There’s a track by (Dutch electronic musician) Legowelt on one of those.

 

Yeah, he rips.

 

Do you dance? What do you dance to?

 

Oh, I dance all the time. I was born to dance. Let’s see, I haven’t been listening to a lot of dance-friendly stuff lately. I don’t actively go out and dance anywhere because it’s very hard to find places to do that where I live. But me and Ty kind of dance anywhere and everywhere we go, if the time is right or not. I really like the song called “Unamerican Woman” by this guy called Dinner, who’s on the same label I am.

 

Almost all of your songs dwell in this seemingly really intentionally heavy emotional space. Have you always written songs that way?

 

Songwriting for me is not always a conscious activity, if that makes sense. It’s less so now, but a lot of the time in the past where I might not have been in touch with in my emotions as I am at this moment, songwriting was the space to go to to help figure out some of the things that might be going on internally. A lot of my songs have come out of that place. 

 

Your music seems like it carries a lot of vulnerability and sadness and nostalgia. Is there music out there that you appreciate that brings up a sort of sadness or nostalgia for you? Are there songs or albums that have some intense power over your feelings that you respect and don’t want to wear out?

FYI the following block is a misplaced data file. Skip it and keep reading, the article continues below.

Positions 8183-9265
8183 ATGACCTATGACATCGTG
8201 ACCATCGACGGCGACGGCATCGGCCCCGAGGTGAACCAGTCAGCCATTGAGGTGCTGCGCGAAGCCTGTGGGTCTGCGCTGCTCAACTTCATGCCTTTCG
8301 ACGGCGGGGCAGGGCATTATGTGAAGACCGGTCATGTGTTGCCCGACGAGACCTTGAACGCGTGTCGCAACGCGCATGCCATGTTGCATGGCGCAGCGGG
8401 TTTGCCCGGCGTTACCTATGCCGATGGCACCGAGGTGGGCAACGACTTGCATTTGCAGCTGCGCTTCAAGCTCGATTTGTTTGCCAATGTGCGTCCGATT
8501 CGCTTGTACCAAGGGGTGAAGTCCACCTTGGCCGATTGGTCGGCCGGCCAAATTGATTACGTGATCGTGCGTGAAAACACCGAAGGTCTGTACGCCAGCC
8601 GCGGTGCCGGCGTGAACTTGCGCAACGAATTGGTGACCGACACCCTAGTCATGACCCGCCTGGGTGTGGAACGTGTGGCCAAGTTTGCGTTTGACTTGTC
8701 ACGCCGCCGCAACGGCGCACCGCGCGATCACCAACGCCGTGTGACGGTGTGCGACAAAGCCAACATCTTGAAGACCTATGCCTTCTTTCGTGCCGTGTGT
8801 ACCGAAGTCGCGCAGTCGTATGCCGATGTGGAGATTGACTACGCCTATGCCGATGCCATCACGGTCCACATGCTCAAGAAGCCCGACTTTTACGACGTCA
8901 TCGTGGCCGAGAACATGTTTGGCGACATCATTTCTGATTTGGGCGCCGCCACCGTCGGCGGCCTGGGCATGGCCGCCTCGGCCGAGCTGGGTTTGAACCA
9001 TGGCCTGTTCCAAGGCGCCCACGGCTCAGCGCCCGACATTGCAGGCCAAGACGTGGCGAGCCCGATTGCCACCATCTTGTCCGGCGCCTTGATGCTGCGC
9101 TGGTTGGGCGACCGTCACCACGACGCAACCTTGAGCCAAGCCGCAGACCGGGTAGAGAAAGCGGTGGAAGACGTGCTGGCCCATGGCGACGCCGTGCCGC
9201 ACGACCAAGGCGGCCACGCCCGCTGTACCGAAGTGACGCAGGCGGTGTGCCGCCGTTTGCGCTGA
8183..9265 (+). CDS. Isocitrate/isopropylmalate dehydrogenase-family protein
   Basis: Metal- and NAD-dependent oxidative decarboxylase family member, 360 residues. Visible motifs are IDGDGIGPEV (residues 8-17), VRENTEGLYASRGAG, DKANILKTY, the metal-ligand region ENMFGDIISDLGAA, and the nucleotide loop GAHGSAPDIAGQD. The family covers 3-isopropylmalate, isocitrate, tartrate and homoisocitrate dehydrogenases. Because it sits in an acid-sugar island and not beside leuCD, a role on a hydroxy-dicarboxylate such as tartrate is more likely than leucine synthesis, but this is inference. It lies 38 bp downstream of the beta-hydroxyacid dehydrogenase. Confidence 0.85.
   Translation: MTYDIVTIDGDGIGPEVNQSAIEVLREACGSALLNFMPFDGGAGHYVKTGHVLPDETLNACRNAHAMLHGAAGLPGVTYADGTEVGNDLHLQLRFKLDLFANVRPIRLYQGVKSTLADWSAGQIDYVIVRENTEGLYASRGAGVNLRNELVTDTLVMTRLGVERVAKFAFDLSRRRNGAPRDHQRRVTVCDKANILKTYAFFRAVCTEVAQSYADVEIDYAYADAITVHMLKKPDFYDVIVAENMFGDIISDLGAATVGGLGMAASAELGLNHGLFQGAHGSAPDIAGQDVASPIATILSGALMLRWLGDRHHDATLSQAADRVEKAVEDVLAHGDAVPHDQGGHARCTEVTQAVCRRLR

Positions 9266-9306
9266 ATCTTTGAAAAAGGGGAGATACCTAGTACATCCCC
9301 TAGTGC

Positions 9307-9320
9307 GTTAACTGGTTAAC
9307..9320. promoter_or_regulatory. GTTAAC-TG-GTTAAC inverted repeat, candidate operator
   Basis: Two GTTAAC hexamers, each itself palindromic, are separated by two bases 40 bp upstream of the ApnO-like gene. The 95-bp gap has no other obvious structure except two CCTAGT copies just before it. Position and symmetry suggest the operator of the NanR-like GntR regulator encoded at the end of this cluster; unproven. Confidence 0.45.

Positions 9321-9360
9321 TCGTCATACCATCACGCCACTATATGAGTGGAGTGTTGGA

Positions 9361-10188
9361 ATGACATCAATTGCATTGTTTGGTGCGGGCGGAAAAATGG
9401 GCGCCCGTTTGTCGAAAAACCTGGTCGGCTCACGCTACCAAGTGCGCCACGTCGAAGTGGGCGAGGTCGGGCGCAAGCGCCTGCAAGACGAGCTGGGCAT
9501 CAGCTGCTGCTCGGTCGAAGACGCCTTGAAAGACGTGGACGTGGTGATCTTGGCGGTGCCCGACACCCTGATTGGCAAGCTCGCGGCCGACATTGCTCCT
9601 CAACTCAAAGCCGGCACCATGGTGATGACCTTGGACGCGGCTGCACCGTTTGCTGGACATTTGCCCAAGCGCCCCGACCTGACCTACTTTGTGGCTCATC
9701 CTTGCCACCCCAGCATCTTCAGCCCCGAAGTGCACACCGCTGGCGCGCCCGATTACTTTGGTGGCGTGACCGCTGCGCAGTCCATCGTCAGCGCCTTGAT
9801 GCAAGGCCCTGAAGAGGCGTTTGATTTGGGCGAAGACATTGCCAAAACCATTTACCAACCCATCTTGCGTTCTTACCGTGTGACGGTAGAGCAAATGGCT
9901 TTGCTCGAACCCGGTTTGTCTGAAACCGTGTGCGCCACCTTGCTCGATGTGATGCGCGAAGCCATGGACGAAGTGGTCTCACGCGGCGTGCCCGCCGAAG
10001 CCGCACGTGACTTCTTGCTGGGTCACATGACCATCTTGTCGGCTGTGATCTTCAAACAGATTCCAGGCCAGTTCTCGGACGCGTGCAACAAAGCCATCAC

I don’t really see the wearing-out part, but I definitely left behind a lot of music when I stopped playing fiddle music and folk music. I can still go back to a lot of those musics and exist in that space for a couple of minutes and see how important that was at the time. It’s not nostalgic, because it’s not sad for me at all, but I guess some records bring me to the place. I’ve been listening to a lot of Hildegaard Von Bingen lately, and that music is kind of transporting me to a place that I haven’t been in a while. It’s so pure and incredible, that it really transports you in this place where everything else is melting away. I feel that way when I listen to Scott Walker also — Scott and Scott 4 are the shit.


A record that was really formative for me in middle school was Either/Or by Elliott Smith. Hearing that record for the first time was certainly a songwriting turning point. When I heard that record I was pretty entrenched in playing fiddle music, but I started writing songs to the melodies of those songs, just to find out how to write songs. I think my dad had a copy of it. But there was this lady I knew who had a store in Portsmouth and used to cut my hair when I was a little kid. She dated Elliott Smith for awhile. Her name’s Amity, and there’s a song called “Amity” on Roman Candle. I remember listening to Elliott Smith with my dad when I was a kid, and he was like yeah, Amity dated Elliott Smith growing up. I thought that was incredible.


Won by Lina Tullgren | playing Waking Windows with Ava Luna + Tredici Bacci + Mega Bog + Shook Twins + Jimmy Dority + Maine Youth Rock Orchestra | One Longfellow Square, 181 State St., Portland | 9:30pm (show begins at 6:20 pm) | $12 | www.onelongfellowsquare.com

 

Last modified onTuesday, 26 September 2017 17:57